I was able to make some contributions to the memory board and books. I sent some poems and was surprised to find one of them on display with a vintage newspaper photo of me when I graduated from high school.
Many of us were feeling nostalgic about the post office. There were two postal employees there to hand-cancel envelopes with a bicentennial commemorative postmark, even though the Monroe Bridge post office closed years ago to be replaced by this:
Not nearly as distinctive looking as this mail slot which was salvaged from the old post office and is now in the Monroe Historical Society’s collection.
For an explanation of why it was the Monroe Bridge post office and why I often refer to my hometown as Monroe Bridge, you can read my poem “Monroe Bridge Mail” published by Wilderness House Literary Review here. (It’s the final poem in a set of five.)
I spent quite a lot of time in the Historical Society, looking at the artifacts and photos. It was nice to see that the murals that had been painted by a WPA artist for our classroom had been moved there:
There was memorabilia from the Town’s sesquicentennial (150th anniversary) which I remembered as a very exciting time when I was in grammar school.
It was fun to get to reminisce with people who had been in town when my family lived there. Some are still residents or folks who have stayed local, while a few, like me, had travelled from further afield. I especially appreciated the time that Lucy spent with me, pointing out family connections among the memorabilia on display or in the Historical Society. I was touched by all the kind words about my parents and the expressions of sympathy on their passing. The celebration was just a few days after the first anniversary of my father’s death; he and my mother were among the founding members of the Monroe Historical Society.
There was Bicentennial swag available! One of my purchases was the Bicentennial History Book. I was honored that my poem “Playground” was chosen to be on the back cover. It reads:
Our WPA-built school housed two classrooms, eight grades, two teachers, twenty-some students, old textbooks, reams of assignments designed to keep us quiet at our desks.
Morning and afternoon recess and the remainder of lunch hour, we jumped off swings, attempted running up the two-story slide, sent the spinning merry-go-round swaying to crash with a satisfying clang into the metal pole from which it hung.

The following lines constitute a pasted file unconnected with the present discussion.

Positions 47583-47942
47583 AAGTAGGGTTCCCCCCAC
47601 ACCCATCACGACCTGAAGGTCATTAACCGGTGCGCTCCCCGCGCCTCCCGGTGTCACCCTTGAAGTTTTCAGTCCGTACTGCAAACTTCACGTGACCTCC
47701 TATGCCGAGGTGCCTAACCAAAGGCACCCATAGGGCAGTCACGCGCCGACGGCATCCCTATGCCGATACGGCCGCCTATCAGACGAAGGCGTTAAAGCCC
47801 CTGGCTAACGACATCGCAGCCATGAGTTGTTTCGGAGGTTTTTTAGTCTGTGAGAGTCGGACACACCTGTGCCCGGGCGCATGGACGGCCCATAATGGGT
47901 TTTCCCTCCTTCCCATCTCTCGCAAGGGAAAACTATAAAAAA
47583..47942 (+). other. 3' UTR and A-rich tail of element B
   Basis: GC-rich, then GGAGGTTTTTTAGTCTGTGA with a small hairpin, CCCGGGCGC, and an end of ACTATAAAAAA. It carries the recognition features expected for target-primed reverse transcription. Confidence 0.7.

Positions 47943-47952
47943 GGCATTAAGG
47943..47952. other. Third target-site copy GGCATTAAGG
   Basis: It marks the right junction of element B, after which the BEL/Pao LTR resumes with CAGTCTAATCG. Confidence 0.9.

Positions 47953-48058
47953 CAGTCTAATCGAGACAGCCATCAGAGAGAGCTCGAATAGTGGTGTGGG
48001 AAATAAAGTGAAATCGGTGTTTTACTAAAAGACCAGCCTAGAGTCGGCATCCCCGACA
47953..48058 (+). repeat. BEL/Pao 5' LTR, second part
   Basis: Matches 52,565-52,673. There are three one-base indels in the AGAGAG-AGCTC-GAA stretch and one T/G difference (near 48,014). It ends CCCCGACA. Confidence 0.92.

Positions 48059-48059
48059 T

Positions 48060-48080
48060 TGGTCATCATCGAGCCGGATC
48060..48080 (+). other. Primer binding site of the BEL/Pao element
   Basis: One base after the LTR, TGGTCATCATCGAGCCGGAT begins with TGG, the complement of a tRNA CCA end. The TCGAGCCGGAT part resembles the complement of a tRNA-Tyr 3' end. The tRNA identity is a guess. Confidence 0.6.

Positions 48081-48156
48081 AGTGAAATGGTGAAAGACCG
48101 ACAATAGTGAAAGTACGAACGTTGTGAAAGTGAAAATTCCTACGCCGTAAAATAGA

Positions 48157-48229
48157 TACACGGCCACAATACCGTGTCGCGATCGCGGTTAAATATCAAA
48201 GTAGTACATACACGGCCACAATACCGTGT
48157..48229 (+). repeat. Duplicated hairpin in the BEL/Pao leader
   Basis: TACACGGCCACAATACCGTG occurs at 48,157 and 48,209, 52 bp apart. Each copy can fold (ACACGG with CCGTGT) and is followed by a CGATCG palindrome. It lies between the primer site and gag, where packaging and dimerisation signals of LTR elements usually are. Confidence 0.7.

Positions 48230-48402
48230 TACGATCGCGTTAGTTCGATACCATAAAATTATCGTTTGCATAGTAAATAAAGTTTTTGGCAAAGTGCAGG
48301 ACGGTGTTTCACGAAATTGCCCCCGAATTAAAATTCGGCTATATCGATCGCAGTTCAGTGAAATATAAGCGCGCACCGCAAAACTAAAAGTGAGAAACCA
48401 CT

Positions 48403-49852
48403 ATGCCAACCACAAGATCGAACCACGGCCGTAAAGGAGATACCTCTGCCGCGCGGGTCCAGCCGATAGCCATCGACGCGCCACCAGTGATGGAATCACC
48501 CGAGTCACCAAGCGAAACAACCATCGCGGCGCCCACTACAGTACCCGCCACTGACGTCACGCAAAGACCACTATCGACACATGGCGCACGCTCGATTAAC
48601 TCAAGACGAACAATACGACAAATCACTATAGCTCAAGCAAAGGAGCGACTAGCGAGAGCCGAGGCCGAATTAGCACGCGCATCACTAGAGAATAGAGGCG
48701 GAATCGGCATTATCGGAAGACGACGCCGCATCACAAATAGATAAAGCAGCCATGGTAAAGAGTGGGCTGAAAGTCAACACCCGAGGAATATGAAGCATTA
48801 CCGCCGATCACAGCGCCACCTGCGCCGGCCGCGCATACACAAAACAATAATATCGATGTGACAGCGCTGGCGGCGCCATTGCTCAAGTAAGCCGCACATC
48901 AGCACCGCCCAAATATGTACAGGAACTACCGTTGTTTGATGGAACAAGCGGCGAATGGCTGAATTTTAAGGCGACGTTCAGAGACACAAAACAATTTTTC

Dodge ball, monkey-in-the-middle, a dozen variations of tag, where the tap of a classmate’s hand thawed you from your frozen state or freed you from jungle-gym-jail.
Jump rope chants “Not last night, but the night before, a lemon and a pickle came a-knockin’ at my door.”
Upper-grade boys against girls in Wiffle ball or kick ball. Despite our skirts, the girls, already becoming young women, usually won. *****
Of course, as promised, there was cake!
It was a great celebration for a little town! Even though I’ve lived out-of-state for forty years now, a part of me is still at home there.
And even if you have never visited, there are now new signs to welcome you. This is the one you will see if you cross the state line from Whitingham, Vermont into Monroe.
On Saturday, September 17, 2022, I went back to my hometown, Monroe, Massachusetts, for their bicentennial celebration. There will eventually be a proper post about the fun and meaningful day I had there but I wanted to give a little shout-out today.
These welcome signs are new. This is the one at the Massachusetts/Vermont state line about half a mile from where our house was back in the day.
When we were visiting in London last Christmas, daughter E gave us a calendar featuring photos of granddaughters ABC and JG. Most often, the photos were taken in that month the prior year, so turning the page for August brought a four generation photo with Paco from their visit last year.
The timing of that visit was a blessing, existing in the tiny window of their being able to get travel permission from the US and UK and before Paco’s final steep decline that led to his death in September.
I’ve been struggling this summer with the memories from last year, many of which have been difficult.
It’s good to have this photo with smiles that I can feel in my heart, even if my eyes fill with tears.